Student research presentations at the Graduate Research Appreciation Day (GRAD) and the Undergraduate Research Day recognized and awarded
Image Credit: Jonathan Stephanoff
Both undergraduate and graduate students in the Department of Animal and Avian Sciences received awards at the university level for their presentations at campus research events.
The 2022 Graduate Research Appreciation Day (GRAD) was held on April 6 at the Stamp Student Union. GRAD is an event where graduate students across all disciplines (STEM, social sciences, humanities, public health etc.) present their research in 5-7 minutes.
Sohini Dutt, ANSC Ph.D. candidate working in the Hamza Lab, was awarded first prize for her research presentation titled, “A tale of two transporters: studying cellular heme distribution.” Dutt’s research into iron deficiency involves studying how worm cells import and export iron in their blood, and how that process can be altered genetically, leading to a greater understanding of how cells and organs process nutrient iron during deficiency and anemia.
Three weeks later was the Undergraduate Research Day on April 27 at the Stamp Student Union. Undergraduate Research Day showcases current research, scholarship, and artistic endeavors. Presentations, posters, and performances are open to the public providing the perfect opportunity for students to share their work with the campus community.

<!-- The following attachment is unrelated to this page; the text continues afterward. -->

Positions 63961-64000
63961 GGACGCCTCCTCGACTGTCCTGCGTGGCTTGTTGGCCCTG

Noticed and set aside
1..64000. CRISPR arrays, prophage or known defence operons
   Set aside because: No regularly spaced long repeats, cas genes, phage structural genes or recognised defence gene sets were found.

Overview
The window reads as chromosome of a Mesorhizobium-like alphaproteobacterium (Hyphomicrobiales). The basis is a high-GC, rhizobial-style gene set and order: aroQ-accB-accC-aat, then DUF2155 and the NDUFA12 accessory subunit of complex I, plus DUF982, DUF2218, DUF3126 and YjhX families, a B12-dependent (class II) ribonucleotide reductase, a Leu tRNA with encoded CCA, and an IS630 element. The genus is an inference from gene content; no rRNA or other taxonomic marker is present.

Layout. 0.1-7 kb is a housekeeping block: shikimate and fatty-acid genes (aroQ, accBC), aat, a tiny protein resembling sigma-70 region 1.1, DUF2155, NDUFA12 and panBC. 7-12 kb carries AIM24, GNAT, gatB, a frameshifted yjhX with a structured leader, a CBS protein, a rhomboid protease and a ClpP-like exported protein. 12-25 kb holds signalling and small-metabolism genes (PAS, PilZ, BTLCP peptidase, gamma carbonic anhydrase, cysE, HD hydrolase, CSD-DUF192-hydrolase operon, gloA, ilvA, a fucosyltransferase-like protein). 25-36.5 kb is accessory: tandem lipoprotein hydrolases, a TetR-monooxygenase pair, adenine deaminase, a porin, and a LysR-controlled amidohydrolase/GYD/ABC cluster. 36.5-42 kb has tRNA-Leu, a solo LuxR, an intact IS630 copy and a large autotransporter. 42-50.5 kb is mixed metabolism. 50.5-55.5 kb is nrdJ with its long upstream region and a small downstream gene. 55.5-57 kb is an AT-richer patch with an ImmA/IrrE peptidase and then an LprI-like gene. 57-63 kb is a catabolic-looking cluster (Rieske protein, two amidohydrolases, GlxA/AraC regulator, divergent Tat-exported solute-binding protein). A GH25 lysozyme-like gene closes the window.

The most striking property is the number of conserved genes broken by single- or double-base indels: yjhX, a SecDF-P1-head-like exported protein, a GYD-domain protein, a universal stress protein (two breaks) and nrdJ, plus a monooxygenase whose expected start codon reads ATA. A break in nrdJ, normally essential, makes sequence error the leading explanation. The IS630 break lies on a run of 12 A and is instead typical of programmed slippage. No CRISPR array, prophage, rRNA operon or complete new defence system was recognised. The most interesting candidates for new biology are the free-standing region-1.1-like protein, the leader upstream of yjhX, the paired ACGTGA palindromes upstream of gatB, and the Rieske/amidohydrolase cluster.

Four ANSC undergraduates had poster presentations: Caitlin Ryan from the Sunny Lab, Zoe Gruskin from the Jin Lab, Jolie Quiros from the Taneyhill Lab, and Alisha Van Eck from the Broadbent Lab. Ryan’s poster was titled, “Metabolism of Liver Explants from Branched Chain Amino Acid Supplemented Mice.” Gruskin’s poster was titled, “Establishment of Anoxia/Cytokine-induced Injury and Regeneration Model in Organoids of Colonic Epithelium.” Quiros’ poster was titled, “Elongator Complex Protein 1 (Elp1) Expression in the Developing Mouse Trigeminal Ganglion.” Van Eck’s poster was titled, “Evaluation of How the Circadian Rhythm in Avian Cells Affects Viral Replication.”
Jolie Quiros was named a University of Maryland Undergraduate Researcher of the Year as part of the Undergraduate Research Day. The honor came with a plaque and cash award, and was presented to Quiros at the Awards Ceremony during Undergraduate Research Day.